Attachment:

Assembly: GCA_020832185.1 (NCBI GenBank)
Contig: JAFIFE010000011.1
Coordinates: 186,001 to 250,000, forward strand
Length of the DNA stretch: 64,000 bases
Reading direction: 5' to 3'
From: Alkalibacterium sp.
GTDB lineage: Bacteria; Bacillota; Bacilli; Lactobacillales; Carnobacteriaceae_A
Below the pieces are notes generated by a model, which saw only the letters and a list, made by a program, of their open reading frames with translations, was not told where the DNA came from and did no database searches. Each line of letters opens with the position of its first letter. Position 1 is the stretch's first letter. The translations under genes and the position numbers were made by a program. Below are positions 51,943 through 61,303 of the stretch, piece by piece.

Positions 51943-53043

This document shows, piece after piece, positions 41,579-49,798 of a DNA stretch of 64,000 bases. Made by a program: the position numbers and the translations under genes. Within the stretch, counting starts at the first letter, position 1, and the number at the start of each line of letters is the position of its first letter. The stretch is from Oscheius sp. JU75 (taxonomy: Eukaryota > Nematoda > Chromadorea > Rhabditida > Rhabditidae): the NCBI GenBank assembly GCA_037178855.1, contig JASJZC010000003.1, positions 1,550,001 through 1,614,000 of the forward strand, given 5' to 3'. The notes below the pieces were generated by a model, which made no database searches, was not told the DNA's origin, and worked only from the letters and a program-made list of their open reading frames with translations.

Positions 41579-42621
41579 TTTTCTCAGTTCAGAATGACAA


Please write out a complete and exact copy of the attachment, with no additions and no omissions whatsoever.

Assembly: GCA_020832185.1 (NCBI GenBank)
Contig: JAFIFE010000011.1
Coordinates: 186,001 to 250,000, forward strand
Length of the DNA stretch: 64,000 bases
Reading direction: 5' to 3'
From: Alkalibacterium sp.
GTDB lineage: Bacteria; Bacillota; Bacilli; Lactobacillales; Carnobacteriaceae_A
Below the pieces are notes generated by a model, which saw only the letters and a list, made by a program, of their open reading frames with translations, was not told where the DNA came from and did no database searches. Each line of letters opens with the position of its first letter. Position 1 is the stretch's first letter. The translations under genes and the position numbers were made by a program. Below are positions 51,943 through 61,303 of the stretch, piece by piece.

Positions 51943-53043

This document shows, piece after piece, positions 41,579-49,798 of a DNA stretch of 64,000 bases. Made by a program: the position numbers and the translations under genes. Within the stretch, counting starts at the first letter, position 1, and the number at the start of each line of letters is the position of its first letter. The stretch is from Oscheius sp. JU75 (taxonomy: Eukaryota > Nematoda > Chromadorea > Rhabditida > Rhabditidae): the NCBI GenBank assembly GCA_037178855.1, contig JASJZC010000003.1, positions 1,550,001 through 1,614,000 of the forward strand, given 5' to 3'. The notes below the pieces were generated by a model, which made no database searches, was not told the DNA's origin, and worked only from the letters and a program-made list of their open reading frames with translations.

Positions 41579-42621
41579 TTTTCTCAGTTCAGAATGACAA